By MarcoAlla @Adobe Stock

Rebecca Elliott of The Wall Street Journal reports that Tesla cited production setbacks for a drop in sales, which was worse than analysts expected. She writes:

Tesla TSLA reported its first year-over-year decline in quarterly deliveries since 2020, badly missing Wall Street’s expectations and stoking further concern about the company’s growth prospects this year.

Elon Musk’s electric-vehicle maker delivered 386,810 vehicles globally in the first three months of 2024, down 8.5% from a year earlier. It was the company’s lowest quarterly performance since the third quarter of 2022.

The result was enough for Tesla to reclaim the title from China’s BYD as the world’s top electric-vehicle seller on a quarterly basis. Yet, it is a troubling sign for the world’s most valuable automaker and the overall EV market, where growth is slowing and automakers are recalibrating investment plans after finding consumers to be less enthusiastic about going electric than the companies had expected. […]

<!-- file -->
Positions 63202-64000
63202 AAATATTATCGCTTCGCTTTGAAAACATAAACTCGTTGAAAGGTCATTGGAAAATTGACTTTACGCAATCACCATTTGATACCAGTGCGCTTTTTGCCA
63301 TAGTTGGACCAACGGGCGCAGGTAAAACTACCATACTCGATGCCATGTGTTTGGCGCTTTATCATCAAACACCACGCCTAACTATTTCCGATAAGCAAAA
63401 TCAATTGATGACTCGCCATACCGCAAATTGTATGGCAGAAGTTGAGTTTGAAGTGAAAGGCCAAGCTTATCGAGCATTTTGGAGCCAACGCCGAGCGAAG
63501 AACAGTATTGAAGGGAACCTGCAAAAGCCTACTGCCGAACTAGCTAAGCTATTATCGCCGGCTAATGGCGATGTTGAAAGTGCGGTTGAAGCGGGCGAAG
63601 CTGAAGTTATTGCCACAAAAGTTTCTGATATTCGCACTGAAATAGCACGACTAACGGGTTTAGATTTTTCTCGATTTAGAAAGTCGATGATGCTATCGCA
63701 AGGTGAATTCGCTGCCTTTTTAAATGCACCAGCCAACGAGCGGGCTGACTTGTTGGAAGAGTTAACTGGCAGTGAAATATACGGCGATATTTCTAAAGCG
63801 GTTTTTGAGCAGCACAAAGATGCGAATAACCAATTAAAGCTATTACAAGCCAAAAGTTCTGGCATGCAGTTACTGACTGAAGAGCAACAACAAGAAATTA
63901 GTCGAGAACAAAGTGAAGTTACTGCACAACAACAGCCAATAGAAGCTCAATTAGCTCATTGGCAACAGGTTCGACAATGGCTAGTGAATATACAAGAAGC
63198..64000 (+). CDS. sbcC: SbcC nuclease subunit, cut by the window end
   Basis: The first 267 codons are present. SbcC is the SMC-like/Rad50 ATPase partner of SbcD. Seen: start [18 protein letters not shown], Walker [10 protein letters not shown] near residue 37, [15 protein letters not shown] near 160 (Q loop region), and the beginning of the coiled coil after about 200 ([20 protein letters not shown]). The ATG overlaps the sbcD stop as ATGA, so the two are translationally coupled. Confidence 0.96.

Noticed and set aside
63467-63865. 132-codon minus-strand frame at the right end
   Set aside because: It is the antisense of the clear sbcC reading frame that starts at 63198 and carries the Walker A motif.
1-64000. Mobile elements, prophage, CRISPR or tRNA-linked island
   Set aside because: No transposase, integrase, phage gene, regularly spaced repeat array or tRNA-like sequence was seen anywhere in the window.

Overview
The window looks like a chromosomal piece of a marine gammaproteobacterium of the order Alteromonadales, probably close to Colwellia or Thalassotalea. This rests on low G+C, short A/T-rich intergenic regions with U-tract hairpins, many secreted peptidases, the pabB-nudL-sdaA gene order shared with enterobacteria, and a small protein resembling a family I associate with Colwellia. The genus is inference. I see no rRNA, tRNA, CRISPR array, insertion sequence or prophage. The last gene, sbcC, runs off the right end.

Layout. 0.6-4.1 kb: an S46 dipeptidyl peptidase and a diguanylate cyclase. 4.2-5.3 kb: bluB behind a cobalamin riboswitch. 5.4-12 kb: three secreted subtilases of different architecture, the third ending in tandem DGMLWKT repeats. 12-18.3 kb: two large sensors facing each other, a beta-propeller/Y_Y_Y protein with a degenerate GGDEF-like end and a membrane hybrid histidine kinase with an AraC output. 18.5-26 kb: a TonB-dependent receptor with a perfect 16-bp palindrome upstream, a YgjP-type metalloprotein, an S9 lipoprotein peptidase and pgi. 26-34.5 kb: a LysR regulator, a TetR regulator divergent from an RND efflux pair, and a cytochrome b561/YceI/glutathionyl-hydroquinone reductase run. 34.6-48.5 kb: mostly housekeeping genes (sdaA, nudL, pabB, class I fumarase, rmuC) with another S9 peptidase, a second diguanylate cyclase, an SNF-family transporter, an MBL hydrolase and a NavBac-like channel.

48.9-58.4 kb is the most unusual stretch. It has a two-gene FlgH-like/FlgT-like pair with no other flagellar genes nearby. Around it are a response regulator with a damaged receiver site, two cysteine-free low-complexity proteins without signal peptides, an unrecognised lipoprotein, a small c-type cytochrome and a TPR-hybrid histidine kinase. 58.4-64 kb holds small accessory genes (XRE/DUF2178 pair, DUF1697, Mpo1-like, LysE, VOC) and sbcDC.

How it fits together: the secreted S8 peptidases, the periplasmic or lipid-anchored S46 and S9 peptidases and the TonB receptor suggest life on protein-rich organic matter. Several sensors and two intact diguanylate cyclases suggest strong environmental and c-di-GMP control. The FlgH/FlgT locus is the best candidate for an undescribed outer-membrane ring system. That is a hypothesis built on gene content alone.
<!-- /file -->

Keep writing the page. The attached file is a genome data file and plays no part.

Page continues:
Revenue is expected to climb some 4% year-over-year to $24.3 billion, according to FactSet.

Morgan Stanley analyst Adam Jonas, who has long been bullish about Tesla, wrote in a recent note to investors that the automaker “may be witnessing price-cut fatigue” as profitability narrows. “Such conditions may not significantly improve near-term given the age of Tesla’s product line-up,” he wrote.

Read more here.